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Longtime Mississippi RNC member looks to block total Trump takeover until primary is officially over

Photo by SuperTalk Mississippi News

As presidential primary season continues to ramp up on the Republican ticket, one party leader is offering two proposals to keep the GOP from becoming the Trump Party before a nominee is officially selected to face off against expected Democratic nominee President Joe Biden.

Henry Barbour, a longtime Republican National Committee member and nephew of former Mississippi Gov. Haley Barbour, is looking to resolve what he believes to be “terrible precedents” for the RNC to set as the GOP primary is far from officially over. Barbour is asking the party to pursue neutrality and avoid paying any legal bills for candidates if those fees are not linked to the current election cycle.

The move by Barbour follows RNC chair Ronna McDaniel announcing that she will be resigning from her position at the committee’s spring training on March 8 as former president and 2024 GOP presidential hopeful Donald Trump called for new leadership at the top of the party.

Trump, still in the middle of a primary battle with former South Carolina Gov. Nikki Haley, has urged RNC members to promote North Carolina GOP chair Michael Whatley to McDaniel’s post while naming daughter-in-law Laura Trump as co-chair and senior campaign advisor Chris LaCivita as the committee’s chief operating officer.

Barbour and a few RNC members took exception to the former commander-in-chief attempting to count his chickens before they hatch, as Trump has only secured 110 of the 1,215 delegates needed to become the Republican presidential nominee. The Trump camp, on the other hand, finds the primary election to be virtually over as the former President defeated Haley by 20 points in her home state this past Saturday.

Henry Barbour
Henry Barbour, a longtime RNC member, is looking to prevent a total Trump takeover until the primary election is over

To prevent a full Trump takeover of RNC leadership before the delegates are officially attained, Barbour is proposing a neutrality resolution to prohibit the party from taking on any staffers from a candidate’s campaign until that candidate has won the primary.

“We can’t change the rules in the middle of the game and that’s what the Trump campaign is trying to do here,” Barbour told SuperTalk Mississippi News. “Everybody knows that to become the nominee, you’ve got to get over half the delegates, and the Trump campaign is, in essence, saying that the primary is over. How many states have voted? Four. Four states have voted. It’s a terrible precedent.”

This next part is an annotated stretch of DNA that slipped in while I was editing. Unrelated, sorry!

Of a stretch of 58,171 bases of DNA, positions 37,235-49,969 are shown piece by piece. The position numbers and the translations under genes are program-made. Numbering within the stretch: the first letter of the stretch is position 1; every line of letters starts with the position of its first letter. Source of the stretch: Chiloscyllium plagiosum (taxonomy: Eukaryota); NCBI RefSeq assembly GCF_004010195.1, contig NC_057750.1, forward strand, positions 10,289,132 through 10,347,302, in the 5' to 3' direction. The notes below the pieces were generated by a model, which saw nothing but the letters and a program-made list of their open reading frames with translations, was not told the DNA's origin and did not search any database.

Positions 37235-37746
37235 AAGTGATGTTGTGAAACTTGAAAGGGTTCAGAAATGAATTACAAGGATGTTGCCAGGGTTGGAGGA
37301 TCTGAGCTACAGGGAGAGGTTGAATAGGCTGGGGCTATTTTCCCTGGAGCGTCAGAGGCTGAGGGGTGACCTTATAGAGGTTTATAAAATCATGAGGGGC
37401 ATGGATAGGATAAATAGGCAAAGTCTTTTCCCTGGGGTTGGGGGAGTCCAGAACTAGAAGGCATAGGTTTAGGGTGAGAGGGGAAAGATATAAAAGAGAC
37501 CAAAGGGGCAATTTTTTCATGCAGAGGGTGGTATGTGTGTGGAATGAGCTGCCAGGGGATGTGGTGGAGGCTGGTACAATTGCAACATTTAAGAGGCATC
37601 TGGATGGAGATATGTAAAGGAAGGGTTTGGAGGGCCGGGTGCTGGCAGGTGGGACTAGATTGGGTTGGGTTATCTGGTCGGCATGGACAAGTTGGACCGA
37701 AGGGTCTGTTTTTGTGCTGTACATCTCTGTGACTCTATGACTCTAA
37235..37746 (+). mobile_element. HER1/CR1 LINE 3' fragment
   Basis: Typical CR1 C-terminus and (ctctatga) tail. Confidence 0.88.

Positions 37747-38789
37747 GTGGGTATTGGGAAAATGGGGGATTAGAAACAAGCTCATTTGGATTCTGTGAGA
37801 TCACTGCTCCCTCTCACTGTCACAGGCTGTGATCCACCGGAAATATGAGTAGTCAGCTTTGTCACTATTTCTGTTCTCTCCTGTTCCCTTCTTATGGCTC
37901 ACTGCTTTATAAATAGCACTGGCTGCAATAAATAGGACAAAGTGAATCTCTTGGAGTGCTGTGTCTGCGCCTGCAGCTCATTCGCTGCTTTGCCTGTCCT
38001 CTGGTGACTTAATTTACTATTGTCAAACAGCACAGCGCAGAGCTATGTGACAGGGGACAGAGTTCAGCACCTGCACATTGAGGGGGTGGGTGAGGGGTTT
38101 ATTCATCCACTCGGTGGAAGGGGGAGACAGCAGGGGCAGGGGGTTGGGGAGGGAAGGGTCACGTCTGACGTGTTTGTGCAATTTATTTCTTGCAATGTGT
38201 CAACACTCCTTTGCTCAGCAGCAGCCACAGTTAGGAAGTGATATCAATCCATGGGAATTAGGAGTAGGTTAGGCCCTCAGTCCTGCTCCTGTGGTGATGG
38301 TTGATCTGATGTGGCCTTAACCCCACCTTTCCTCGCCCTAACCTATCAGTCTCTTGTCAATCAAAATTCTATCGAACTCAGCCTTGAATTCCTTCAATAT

Well aware of the power Trump has within the party, Barbour knows that he faces an uphill battle in getting the thumbs up for the party neutrality proposal but is hopeful that RNC members will be more inclined to give the nod to his second proposal regarding legal fees.

As Trump remains embattled in litigation, facing four criminal indictments, Barbour does not find it prudent for the RNC, whose goal is to help Republicans nationwide win elections, to use vital resources on the legal fees of Trump or any candidate for that matter.

Barbour’s proposal comes after reports indicate that two political action committees linked to Trump have spent upwards of $50 million in campaign contributions on the former president’s legal bills. According to Barbour, the RNC even spent nearly $2 million on Trump’s legal fees before he announced his candidacy for the 2024 election. Barbour was one of four people to vote against allocating the funds.

“I opposed it then, and I oppose it now,” Barbour said. “The RNC has one mission and that’s to win elections. We only have a certain amount of money and we should spend all that money on political efforts to win … To then take that donor’s money and pay the legal fees for one of our candidates for court cases that have nothing to do with winning elections this year is just inconsistent with our mission.”

Efforts to keep the RNC from becoming the Trump Party before all the delegates are granted to the New York business tycoon turned politician aside, Barbour believes that it is likely a foregone conclusion that Trump’s preferred figureheads will assume party leadership before the primary ends.

Trump’s campaign estimates that he will officially be the primary victor by March 12, the day Mississippians will head to the polls to cast ballots.

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